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The following communications respecting his ministerial services (the first received from a much-respected member of his Session, the other from one of his own family) will be interesting to our readers, by giving a short detail of the numerous and important labours in the congregation which occupied his attention, besides his regular public instructions from the pulpit.
“ His conduct in the Session, as moderator, manifested a constant desire to procure peace and unanimity, and an anxiety to avoid whatever might have a tendency for a moment to interrupt it, either among themselves, or in the congregation at large. And as no one knew better the constitution of man, and how to gain a desirable object, without hurting the feelings or giving offence, he succeeded in a way that often excited the admiration of his brethren.
“ In all their deliberations respecting the spiritual concerns of those committed to their charge, fidelity to the souls of his beloved flock was ever conspicuous. No vague report prejudicial to character was tolerated for a moment. But when truth and evidence brought the conduct of any into serious investigation, this produced feelings and expressions of the deepest
evening, though often much exhausted, in higher spirits than usual, from the consciousness of having been more fully employed in his Master's service; and, on the contrary, when, owing to indisposition or other necessary obstacle, he was prevented from preaching at least thrice, he was depressed with a feeling of not having fully performed his duty, and of being, as it were, “but an unprofitable servant."
sorrow and regret, as well as ardent prayers for restoration.
“ Being seated in the midst of his Session, in the vestry, one Sabbath evening, a stranger came up, and made inquiry respecting some particular point in the character of a member of his congregation. To the extent of the inquiry Dr. Waugh gave a true and most satisfactory answer; but carefully refrained from passing any judgment on bis general character. On the inquirer retiring, a member of the Session - an excellent mancautioned him in these terms: “You know, sir, our Doctor never speaks ill o' ony man ; indeed, I verily believe that if Satan himsel were to ask him for a night's lodging on a cauld oight, he wouldna refuse him.' Dr. Waugh cast a mildlyrebuking look at the speaker, and said, 'Ah! my man; I much fear that you and I have often given him a night's lodging, without his speering * our leave.'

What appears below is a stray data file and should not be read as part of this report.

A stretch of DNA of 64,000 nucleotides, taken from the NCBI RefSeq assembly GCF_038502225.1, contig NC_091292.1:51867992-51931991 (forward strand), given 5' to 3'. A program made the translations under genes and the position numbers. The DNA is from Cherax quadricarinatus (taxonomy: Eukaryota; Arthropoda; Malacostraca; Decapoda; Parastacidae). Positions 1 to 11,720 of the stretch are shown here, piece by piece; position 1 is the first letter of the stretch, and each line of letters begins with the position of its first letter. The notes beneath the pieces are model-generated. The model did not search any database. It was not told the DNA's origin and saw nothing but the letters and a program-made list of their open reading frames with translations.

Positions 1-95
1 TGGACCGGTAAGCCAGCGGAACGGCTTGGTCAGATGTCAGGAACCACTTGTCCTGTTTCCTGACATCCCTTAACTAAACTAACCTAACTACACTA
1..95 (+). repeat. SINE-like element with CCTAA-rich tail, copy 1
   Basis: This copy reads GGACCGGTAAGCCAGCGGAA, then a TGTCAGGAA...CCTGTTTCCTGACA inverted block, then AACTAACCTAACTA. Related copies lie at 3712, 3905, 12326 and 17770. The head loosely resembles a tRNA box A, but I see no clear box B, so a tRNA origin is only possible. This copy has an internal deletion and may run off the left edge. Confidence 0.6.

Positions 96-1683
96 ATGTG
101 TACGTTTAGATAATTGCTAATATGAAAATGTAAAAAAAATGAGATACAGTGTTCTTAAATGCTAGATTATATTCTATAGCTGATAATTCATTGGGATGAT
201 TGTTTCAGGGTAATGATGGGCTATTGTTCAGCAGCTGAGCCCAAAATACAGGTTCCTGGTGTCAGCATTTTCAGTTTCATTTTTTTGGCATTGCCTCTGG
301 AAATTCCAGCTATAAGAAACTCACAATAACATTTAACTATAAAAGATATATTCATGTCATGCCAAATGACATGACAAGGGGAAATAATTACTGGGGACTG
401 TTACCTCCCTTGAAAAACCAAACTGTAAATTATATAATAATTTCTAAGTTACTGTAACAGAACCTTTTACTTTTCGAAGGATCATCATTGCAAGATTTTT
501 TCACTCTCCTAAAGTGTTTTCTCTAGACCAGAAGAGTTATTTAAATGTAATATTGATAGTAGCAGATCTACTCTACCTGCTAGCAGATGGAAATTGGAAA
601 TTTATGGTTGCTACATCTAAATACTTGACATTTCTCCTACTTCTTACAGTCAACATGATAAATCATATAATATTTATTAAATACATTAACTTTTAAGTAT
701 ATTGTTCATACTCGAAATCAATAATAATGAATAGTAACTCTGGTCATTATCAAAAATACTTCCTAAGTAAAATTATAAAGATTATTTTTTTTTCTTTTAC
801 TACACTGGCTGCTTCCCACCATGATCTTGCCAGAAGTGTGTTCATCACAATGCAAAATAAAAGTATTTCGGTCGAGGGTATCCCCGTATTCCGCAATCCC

“ While reproof and admonition were given with firmness and fidelity, pity, sympathy, and love formed no small part of this ungracious, but imperative, because commanded, duty; and this happy union of justice and mercy often produced most beneficial effects. Those thoughtless persons, who, after giving themselves to Christ and the church by profession, fall into snares and temptations, are little sensible of the concern and grief such conduct occasions to faithful pastors. who watch for their souls as those that must give an account.
On the preceding Sabbath, he intimated the numbers of the seats the proprietors of which were requested to attend. The service consisted of extensive illustrations of the questions in the Assembly's Catechism, and of answers given to questions asked on such topics as arose in the course of the conversation. However simply, easily, and kindly the exercise was managed, he found that there existed such an increasing unwillingness on the part of the people to come forward on these occasions, that it was, with great reluctance on his part, discontinued.”
The following circular, addressed to each member of his church, will serve to illustrate the deep interest and the minute duties which he cultivated in connexion with his office as their pastor: